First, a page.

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Live Review: Judas Priest, Queensrÿche and Rival Sons


Headline Act: Judas Priest

Support: Queensrÿche, Rival Sons

Venue: Bournemouth BIC

Date: 24/07/2011

Fans gathered feverishly early on a cool Sunday evening in anticipation of Judas Priest’s final UK date on their farewell Epitaph tour. Opening the night was Rival Sons. The American four-piece are building up a reputation as one of the most promising new rock acts and their placement on the Epitaph tour has allowed them to play some of the UK’s larger venues. A decent audience turned up to watch them deliver a convincing half-hour set where they displayed their 70s classic rock roots with essences of Led Zeppelin, Free and the Black Crowes. Amongst the cliché vintage blues-rock is a band with a true identity, and despite frontman Jay Buchanan’s stage presence being a carbon copy of Robert Plant, he thankfully doesn’t try to sound like a tribute act.

Next on the bill was Seattle’s Queensrÿche. Once pioneers of progressive metal, the band has significantly moved on over the years and has recently released their most controversial album to date with Dedicated to Chaos. An album that saw them yet again reinvent their sound has received a great deal of largely unfair frustrated criticism from fans and critics alike. Get Started from that very album opens things up, with Geoff Tate jumping around in a trilby and waistcoat failing to engage Priest’s loyal ‘metal maniacs’. Thankfully the band then strayed away from the current release to perform some of their classic material. Anthems such as I Don’t Believe in LoveEmpire and Eyes of a Stranger manage to get the audience singing along, with Empire being a particular standout. Despite Tate’s recent statement that Queensrÿche are definitely not to be seen as a prog band, there is space in the set for the experimental pairing of NM 156 and Screaming in Digital. The sci-fi themed songs work excellently together both musically and lyrically, with the tales of futuristic machine dominance over mankind being expertly executed by the band with Tate’s operatic vocals on top form.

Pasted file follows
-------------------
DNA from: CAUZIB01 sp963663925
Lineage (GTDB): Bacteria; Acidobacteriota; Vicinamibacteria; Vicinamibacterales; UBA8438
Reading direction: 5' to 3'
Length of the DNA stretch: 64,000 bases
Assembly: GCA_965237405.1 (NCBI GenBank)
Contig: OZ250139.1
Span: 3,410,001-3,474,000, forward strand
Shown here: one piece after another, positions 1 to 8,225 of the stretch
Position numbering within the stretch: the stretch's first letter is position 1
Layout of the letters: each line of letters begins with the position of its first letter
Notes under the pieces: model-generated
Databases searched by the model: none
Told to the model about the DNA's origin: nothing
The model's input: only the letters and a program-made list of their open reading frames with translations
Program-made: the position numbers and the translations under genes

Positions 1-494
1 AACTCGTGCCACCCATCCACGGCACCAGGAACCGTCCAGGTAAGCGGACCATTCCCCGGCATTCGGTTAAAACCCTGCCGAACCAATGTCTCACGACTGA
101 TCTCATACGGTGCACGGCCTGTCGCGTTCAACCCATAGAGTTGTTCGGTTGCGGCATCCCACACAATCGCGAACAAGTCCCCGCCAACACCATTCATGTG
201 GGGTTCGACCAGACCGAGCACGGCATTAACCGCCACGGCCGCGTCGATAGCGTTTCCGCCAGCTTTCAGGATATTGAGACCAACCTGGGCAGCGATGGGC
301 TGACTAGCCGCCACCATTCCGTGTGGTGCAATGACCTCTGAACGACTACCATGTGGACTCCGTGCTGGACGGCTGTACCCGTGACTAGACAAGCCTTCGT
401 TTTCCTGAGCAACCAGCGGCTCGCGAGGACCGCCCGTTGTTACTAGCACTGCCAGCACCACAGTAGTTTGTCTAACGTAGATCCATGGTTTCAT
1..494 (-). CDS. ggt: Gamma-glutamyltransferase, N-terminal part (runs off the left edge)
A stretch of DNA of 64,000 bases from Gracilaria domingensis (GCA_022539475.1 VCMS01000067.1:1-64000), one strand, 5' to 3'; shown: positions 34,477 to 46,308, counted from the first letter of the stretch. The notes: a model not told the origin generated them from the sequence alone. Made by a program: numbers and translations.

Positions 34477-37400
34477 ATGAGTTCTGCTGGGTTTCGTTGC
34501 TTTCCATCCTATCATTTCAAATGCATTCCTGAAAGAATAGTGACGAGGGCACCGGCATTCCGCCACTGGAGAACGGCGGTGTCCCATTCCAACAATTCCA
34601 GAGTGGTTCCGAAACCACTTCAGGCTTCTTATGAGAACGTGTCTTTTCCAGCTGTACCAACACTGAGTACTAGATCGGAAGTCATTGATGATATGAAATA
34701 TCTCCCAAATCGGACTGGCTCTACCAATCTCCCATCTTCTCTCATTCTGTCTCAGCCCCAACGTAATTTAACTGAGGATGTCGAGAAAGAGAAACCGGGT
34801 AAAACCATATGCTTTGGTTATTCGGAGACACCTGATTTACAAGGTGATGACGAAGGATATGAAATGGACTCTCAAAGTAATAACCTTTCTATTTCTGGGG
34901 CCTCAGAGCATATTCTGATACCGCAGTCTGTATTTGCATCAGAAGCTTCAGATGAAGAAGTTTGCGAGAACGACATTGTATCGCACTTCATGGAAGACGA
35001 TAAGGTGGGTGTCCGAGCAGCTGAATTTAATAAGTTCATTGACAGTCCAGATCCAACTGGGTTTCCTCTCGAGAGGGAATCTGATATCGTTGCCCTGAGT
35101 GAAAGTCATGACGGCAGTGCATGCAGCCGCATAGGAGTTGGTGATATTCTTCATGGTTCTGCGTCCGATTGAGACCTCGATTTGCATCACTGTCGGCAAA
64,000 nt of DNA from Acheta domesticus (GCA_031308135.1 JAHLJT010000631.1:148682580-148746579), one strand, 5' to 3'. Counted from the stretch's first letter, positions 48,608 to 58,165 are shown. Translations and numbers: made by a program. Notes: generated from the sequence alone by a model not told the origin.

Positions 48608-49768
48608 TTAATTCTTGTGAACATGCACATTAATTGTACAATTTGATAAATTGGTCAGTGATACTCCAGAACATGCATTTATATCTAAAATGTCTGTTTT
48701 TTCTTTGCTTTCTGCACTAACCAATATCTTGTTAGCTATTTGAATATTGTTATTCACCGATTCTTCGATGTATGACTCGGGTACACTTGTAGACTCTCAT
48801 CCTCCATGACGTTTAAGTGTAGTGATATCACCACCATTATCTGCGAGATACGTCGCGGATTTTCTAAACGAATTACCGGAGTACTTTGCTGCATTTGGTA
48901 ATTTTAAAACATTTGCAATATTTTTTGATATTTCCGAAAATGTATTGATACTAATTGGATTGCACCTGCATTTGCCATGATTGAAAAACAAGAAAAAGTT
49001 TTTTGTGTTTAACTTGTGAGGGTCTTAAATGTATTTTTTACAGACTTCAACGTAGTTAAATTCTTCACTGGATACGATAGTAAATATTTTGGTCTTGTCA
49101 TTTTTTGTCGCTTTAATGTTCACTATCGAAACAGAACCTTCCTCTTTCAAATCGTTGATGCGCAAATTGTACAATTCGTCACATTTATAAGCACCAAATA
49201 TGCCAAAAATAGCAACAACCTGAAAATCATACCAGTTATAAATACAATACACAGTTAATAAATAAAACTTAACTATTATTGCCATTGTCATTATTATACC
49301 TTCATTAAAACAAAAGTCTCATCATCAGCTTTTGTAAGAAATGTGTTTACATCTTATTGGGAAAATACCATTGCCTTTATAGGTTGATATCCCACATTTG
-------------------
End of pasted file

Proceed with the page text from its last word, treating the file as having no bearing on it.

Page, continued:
It took around twenty-minutes for Judas Priest’s monolithic stage to be created and as soon as the veil was dropped the crowd was greeted with a display of pyrotechnics, lasers and smoke plumes. Priest ploughed effortlessly through heavy renditions of classics such as Metal GodsHeading Out to the Highway and Victim of Changes, the latter turning out to be arguably the best performance of the night. Rob Halford’s vocal performance was sublime, and for a man in his sixties his ability to reach all the highs from the record is astonishing. The audience warmed instantly to KK Downing’s replacement Richie Faulkner who does his best to imitate his predecessor’s every move. Perhaps unsurprisingly, Faulkner was also handed the majority of the guitar solos, allowing him the exposure to best display his technical ability and prove himself a worthy replacement. Halford handed over full vocal duties to the crowd for Breaking the Law before giving them the right to mosh during the metal powerhouse that is Painkiller. A blistering rendition of their heaviest song created a wall of colossal heavy metal and an atmosphere that few bands manage to achieve.

To round off the night the crowd was treated to three encores before Priest finally brought an end to their stunning performance. If this indeed turns out to be their final major world tour then they are ending on a glorious high. However, with a new guitarist and Halford’s vocals sounding as powerful as ever, one would suspect that there’s at least another album lurking somewhere on the horizon.


Reviewed by Daniel Aston 26/07/2011

Photography by Daniel Aston